Most HAE Patients Attack-free After Gene-editing Therapy NTLA-2002
Data shared covered 10 patients enrolled in Phase 1 part of study
Most hereditary angioedema (HAE) patients in a Phase 1/2 clinical trial have gone months without a swelling attack following a single infusion of the experimental gene-editing therapy NTLA-2002.
The remaining patients haven’t yet reached the pre-specified 16-week follow-up period for their attack rates to be analyzed, but their comparable reductions in plasma kallikrein — a protein involved in HAE attacks — suggest similar effects.
That’s according to new interim results shared by the therapy’s developer Intellia Therapeutics in an oral presentation at the American College of Allergy, Asthma and Immunology (ACAAI) 2022 Annual Scientific Meeting, held earlier this month in Kentucky.
The presentation was titled “In vivo CRISPR/Cas9 editing of KLKB1 in patients with Hereditary Angioedema: A First-in-Human Study.” The findings were also detailed in a company webcast.
“We see early evidence that our one-time CRISPR-based investigational therapy may offer patients suffering from hereditary angioedema a functional cure for their disease,” John Leonard, MD, Intellia’s president and CEO, said in a company press release. “In the patients with the longest follow-up to date, their attack-free interval has been maintained 5 to 10 months from their last attack … [and] we are strongly encouraged that all patients who received a single dose of NTLA-2002 subsequently became attack-free.”
In HAE, swelling attacks are triggered by abnormally high levels of the signaling molecule bradykinin, whose production is controlled by a protein called kallikrein.
NTLA-2002 is a non-viral gene editing therapy that uses CRISPR/Cas-9 technology to lower kallikrein production by disrupting the activity of the gene that provides instructions for making the protein’s precursor. It’s administered directly into the bloodstream through a single infusion.
Adapted from a natural defense mechanism of bacteria, CRISPR/Cas9 allows researchers to edit parts of the genome — all genes that are present in people’s DNA — by adding, removing, or changing specific DNA sections.
The Phase 1/2 trial (NCT05120830) aims to evaluate NTLA-2002’s safety, pharmacological properties, and clinical efficacy in up to 55 adults with HAE types 1 and 2. Participants are still being recruited at sites in New Zealand, the Netherlands, and the U.K.
Gene editing results of 10 patients
Data shared at the ACAAI meeting covered the 10 patients enrolled in the study’s Phase 1 portion, which is testing three doses of the therapy (25, 50, and 75 mg). Results from it will help determine up to two doses to be tested against a placebo with additional patients in Phase 2.
Patients’ median age was 51 (range, 26–32), and they included six women and four men. Three received the lowest dose, four were given the 50 mg dose, and the remaining three received the highest dose.
At a data cut-off date of Sept. 28, and consistent with previous interim data, kallikrein levels in the blood were reduced in a dose-dependent way.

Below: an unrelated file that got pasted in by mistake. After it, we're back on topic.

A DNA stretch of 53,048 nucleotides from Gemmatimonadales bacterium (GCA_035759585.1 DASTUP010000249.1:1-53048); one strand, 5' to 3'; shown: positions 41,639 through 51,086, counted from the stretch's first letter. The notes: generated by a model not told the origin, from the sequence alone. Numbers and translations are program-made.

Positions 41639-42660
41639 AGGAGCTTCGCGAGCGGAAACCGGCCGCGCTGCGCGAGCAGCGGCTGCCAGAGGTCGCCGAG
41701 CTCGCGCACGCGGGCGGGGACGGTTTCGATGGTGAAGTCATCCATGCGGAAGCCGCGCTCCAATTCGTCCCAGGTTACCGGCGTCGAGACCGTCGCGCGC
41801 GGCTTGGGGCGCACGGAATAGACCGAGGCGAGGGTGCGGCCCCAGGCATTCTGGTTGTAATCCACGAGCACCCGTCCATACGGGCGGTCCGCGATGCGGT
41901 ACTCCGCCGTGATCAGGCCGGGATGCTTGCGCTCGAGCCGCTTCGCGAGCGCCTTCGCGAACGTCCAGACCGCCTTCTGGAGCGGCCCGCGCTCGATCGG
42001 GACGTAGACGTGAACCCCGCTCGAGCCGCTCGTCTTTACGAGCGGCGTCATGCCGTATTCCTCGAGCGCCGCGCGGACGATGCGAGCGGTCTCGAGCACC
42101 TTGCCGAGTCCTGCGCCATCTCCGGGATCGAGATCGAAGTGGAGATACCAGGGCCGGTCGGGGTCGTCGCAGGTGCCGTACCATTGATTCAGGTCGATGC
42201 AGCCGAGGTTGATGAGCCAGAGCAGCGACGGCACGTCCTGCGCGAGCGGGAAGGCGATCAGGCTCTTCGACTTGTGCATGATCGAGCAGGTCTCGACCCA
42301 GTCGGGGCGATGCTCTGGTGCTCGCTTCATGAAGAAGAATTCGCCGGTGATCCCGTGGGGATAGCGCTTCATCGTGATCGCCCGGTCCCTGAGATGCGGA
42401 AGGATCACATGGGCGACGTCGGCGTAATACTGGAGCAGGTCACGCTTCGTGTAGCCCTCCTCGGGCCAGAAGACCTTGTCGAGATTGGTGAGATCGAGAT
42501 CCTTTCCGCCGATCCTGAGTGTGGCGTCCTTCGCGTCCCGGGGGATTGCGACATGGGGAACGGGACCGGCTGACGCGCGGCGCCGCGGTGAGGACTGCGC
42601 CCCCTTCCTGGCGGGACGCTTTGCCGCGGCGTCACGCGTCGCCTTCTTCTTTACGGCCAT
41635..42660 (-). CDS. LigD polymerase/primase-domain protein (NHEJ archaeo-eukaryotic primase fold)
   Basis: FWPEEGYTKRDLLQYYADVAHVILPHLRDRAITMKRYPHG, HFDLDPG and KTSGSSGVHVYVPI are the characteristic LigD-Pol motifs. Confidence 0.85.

In the lowest dose group, with 32 weeks (more than seven months) of follow-up, blood kallikrein levels were reduced by 64%. In the highest dose group, kallikrein levels decreased by an average of 92% after 16 weeks (about four months) of follow-up.
The 50 mg dose group had the shortest follow-up time (22 days), but showed a substantial reduction in kallikrein levels, by 81% on average.
All the trial participants had at least three investigator-confirmed swelling attacks in the three months before entering the study despite most being on standard preventive treatments. During the trial, 60% of patients were on preventive therapy.
The first analysis of changes in the attack rate was set to occur after 16 weeks, which only the 25 mg and 75 mg groups had already completed.
Results showed that attack frequency dropped by 91% in the lowest dose group and by 78% in the highest dose group. From week five — after the therapy would be expected to be fully in effect — through week 16 the attack rate decreased by 89% in both groups.
All participants with evaluable data had fewer swelling attacks in the 16 weeks after treatment with NTLA-2002. As of the latest data cutoff, none of these six patients have had a swelling attack in at least two months. The patient with the longest follow-up data has been attack-free for nearly 11 months.
“Patients who discontinued [preventive] therapy after NTLA-2002 infusion remained attack-free,” the researchers wrote.
NTLA-2002 has generally been well tolerated at all doses, with most side effects being mild in severity. There have been no reports of serious or severe side effects or clinically significant laboratory abnormalities. The most commonly reported side effect so far is infusion-related reactions, which are mostly mild in severity and resolve within a day, according to Intellia.
“Importantly, the safety data from all 10 patients are highly encouraging, further supporting NTLA-2002’s potential to change the future HAE treatment paradigm,” Leonard said. “The latest interim data further reinforce the enormous potential of our modular CRISPR genome editing platform to treat a host of genetic diseases.”
The trial’s Phase 2 portion is expected to begin in the first half of 2023 and Intellia expects to expand country and site participation, including to U.S. clinical sites.